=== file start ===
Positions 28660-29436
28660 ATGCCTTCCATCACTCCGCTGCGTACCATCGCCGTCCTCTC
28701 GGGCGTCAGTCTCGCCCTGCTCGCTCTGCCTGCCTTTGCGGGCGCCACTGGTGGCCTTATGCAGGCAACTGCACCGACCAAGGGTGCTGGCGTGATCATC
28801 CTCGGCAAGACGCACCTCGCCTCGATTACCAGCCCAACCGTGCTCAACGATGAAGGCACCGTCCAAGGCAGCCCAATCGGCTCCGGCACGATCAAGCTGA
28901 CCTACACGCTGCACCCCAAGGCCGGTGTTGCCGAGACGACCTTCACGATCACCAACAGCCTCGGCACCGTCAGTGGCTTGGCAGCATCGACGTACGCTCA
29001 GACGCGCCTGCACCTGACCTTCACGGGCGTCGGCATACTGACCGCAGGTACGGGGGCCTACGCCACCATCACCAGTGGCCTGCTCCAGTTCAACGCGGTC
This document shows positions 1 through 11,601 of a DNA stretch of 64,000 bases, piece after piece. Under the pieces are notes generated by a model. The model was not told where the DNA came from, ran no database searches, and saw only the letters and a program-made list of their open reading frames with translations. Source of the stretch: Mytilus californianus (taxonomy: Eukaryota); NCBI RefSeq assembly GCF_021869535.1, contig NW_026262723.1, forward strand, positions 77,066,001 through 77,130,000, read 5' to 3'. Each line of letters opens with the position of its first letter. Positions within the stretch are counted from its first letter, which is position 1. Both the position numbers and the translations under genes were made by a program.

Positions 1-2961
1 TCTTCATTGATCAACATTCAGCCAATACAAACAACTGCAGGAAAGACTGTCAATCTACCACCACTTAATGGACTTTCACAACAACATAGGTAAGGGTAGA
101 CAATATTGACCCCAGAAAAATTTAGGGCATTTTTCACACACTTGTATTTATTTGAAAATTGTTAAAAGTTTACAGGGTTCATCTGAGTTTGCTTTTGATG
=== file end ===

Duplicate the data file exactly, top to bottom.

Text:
Positions 28660-29436
28660 ATGCCTTCCATCACTCCGCTGCGTACCATCGCCGTCCTCTC
28701 GGGCGTCAGTCTCGCCCTGCTCGCTCTGCCTGCCTTTGCGGGCGCCACTGGTGGCCTTATGCAGGCAACTGCACCGACCAAGGGTGCTGGCGTGATCATC
28801 CTCGGCAAGACGCACCTCGCCTCGATTACCAGCCCAACCGTGCTCAACGATGAAGGCACCGTCCAAGGCAGCCCAATCGGCTCCGGCACGATCAAGCTGA
28901 CCTACACGCTGCACCCCAAGGCCGGTGTTGCCGAGACGACCTTCACGATCACCAACAGCCTCGGCACCGTCAGTGGCTTGGCAGCATCGACGTACGCTCA
29001 GACGCGCCTGCACCTGACCTTCACGGGCGTCGGCATACTGACCGCAGGTACGGGGGCCTACGCCACCATCACCAGTGGCCTGCTCCAGTTCAACGCGGTC
This document shows positions 1 through 11,601 of a DNA stretch of 64,000 bases, piece after piece. Under the pieces are notes generated by a model. The model was not told where the DNA came from, ran no database searches, and saw only the letters and a program-made list of their open reading frames with translations. Source of the stretch: Mytilus californianus (taxonomy: Eukaryota); NCBI RefSeq assembly GCF_021869535.1, contig NW_026262723.1, forward strand, positions 77,066,001 through 77,130,000, read 5' to 3'. Each line of letters opens with the position of its first letter. Positions within the stretch are counted from its first letter, which is position 1. Both the position numbers and the translations under genes were made by a program.

Positions 1-2961
1 TCTTCATTGATCAACATTCAGCCAATACAAACAACTGCAGGAAAGACTGTCAATCTACCACCACTTAATGGACTTTCACAACAACATAGGTAAGGGTAGA
101 CAATATTGACCCCAGAAAAATTTAGGGCATTTTTCACACACTTGTATTTATTTGAAAATTGTTAAAAGTTTACAGGGTTCATCTGAGTTTGCTTTTGATG